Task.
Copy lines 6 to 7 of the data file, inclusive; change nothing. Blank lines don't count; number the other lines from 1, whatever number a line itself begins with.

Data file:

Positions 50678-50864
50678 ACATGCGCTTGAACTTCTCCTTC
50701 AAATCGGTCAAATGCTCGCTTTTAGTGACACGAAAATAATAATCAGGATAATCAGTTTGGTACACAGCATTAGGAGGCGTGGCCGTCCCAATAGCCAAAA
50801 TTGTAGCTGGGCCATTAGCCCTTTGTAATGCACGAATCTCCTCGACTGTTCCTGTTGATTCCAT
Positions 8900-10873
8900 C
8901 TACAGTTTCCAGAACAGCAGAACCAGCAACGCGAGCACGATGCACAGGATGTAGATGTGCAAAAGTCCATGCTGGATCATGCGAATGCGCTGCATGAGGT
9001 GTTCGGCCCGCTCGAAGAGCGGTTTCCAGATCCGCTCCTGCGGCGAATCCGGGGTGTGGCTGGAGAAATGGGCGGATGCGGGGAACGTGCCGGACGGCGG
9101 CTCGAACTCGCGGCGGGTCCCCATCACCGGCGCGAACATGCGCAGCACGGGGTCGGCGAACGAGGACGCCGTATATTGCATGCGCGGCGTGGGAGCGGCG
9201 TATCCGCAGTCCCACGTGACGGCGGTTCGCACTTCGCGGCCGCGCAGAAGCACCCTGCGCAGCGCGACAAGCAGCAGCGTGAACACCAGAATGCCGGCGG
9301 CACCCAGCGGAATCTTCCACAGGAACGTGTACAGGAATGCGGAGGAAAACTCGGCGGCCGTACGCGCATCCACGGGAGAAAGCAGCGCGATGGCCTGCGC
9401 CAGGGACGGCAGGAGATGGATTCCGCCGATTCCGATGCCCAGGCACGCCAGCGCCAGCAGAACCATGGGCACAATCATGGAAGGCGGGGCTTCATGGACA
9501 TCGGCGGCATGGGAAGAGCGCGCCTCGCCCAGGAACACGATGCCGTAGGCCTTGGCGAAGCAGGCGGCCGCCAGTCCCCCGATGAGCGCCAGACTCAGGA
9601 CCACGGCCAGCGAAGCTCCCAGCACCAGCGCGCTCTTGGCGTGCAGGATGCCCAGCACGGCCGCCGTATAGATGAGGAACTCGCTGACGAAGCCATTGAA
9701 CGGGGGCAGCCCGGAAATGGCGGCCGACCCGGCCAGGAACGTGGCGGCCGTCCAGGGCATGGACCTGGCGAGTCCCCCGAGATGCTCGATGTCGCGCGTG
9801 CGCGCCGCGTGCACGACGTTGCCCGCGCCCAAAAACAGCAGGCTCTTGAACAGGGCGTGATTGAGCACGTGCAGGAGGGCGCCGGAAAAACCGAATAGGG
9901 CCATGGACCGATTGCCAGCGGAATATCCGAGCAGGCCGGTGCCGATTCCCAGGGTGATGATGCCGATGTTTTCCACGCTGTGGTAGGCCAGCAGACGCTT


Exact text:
8900 C
8901 TACAGTTTCCAGAACAGCAGAACCAGCAACGCGAGCACGATGCACAGGATGTAGATGTGCAAAAGTCCATGCTGGATCATGCGAATGCGCTGCATGAGGT